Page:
There were several key design requirements for a realistic patient simulator: the pinna and ear canal needed to have realistic anatomy, good mobility and texture, and be mounted on a realistic head and shoulders. These components allow us to set up equipment on the manikin in the same placements and orientations that would be used on an actual patient. Options for either an opaque or clear ear canal allowed use of the simulator in the context of either realistic otoscopy with the opaque ear, or a view-from-inside option using the clear ear with an in-head camera plus dedicated software. For example, the in-head camera can be used to measure the probe tube placement distance from the eardrum, and can allow students to practice with visualization of the placement of the tube both externally (with an otoscope) and internally (with the camera). Instructors can also use the system to test competency, with objective indicators such as time taken to perform the procedure, number of contacts with the eardrum, and absolute distance from the eardrum in millimeters. Although this system was originally developed for training the details of probe-tube placement only, we found that the realism and utility of the manikin was also effective in training other areas of practice. In this article, we will discuss a few such applications, with a focus on amplification coursework.

The Amplification Curriculum: When Might We Use a Manikin?

As discussed above, simulators in teaching provide a safe early training “sandbox” in which novice clinicians can walk through a new procedure and master a set of micro-skills within complex tasks including equipment setup, procedural steps, and response interpretation. In this section we will review usage of the CARL manikin in the earliest stages of a first course on hearing aids, with a focus on creating learning activities that incorporate several learning goals into each week of the course.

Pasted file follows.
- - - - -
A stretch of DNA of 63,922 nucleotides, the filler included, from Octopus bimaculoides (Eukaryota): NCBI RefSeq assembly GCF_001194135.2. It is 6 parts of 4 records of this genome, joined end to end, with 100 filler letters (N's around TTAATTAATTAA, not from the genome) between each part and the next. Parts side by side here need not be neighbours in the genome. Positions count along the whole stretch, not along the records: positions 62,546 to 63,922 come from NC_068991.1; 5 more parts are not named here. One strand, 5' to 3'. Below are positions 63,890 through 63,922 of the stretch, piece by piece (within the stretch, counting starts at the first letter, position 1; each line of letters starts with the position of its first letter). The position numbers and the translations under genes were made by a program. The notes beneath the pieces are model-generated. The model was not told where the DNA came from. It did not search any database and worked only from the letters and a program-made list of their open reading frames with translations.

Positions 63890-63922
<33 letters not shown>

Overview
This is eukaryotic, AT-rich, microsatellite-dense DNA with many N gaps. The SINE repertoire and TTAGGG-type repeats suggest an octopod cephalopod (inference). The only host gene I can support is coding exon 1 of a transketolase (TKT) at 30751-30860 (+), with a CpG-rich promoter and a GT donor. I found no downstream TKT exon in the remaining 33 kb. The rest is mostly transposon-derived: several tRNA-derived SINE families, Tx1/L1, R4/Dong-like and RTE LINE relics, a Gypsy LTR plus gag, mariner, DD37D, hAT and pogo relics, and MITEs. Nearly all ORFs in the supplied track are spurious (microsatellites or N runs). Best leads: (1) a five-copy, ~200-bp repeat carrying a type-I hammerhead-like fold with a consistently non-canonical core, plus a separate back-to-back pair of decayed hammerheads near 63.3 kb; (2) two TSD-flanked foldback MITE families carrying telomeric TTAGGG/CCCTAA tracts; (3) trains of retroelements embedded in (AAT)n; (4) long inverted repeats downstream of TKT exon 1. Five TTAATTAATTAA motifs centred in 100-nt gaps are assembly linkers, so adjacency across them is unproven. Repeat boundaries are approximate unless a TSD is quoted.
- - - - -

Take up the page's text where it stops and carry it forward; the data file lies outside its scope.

At Western, our first hearing aids course is held in the 2ndsemester, after students have completed coursework on the basic adult audiometric battery and are able to complete a case history, otoscopy, tympanometry, and audiometry on one another and/or a compliant lab partner. The course co-occurs with their first part-time onsite placement in our in-house Audiology clinic, where they participate in appointments for a broad range of patients including those who use hearing aids. The course combines traditional lecture-style learning and student-directed and experiential learning activities. The experiential learning activities are provided in a structured workbook format that progresses from basic skills such as identifying physical features of hearing aids, and has a final outcome expectation that students will be able to perform a complete hearing aid fitting with on-ear or coupler-based verification, fitting to either DSLv5 or NAL-NL2 targets across multiple input levels, and interpretation of the unaided versus aided Speech Intelligibility Index (SII) values. This set of skills requires mastery of probe-tube placement, on-ear hearing aid setups and sizing, use of software for programming hearing aids including connections, use and selection of prescriptive targets, and use of hearing aid analyzers for both fitting and quality control testing. Many of these skills can be performed on a simulated head with pinnae, so we have begun incorporation of the CARL manikin into lab activities. Selected lab activities are outlined below.

Lesson 1: Physical Features and Sizing of Hearing Aids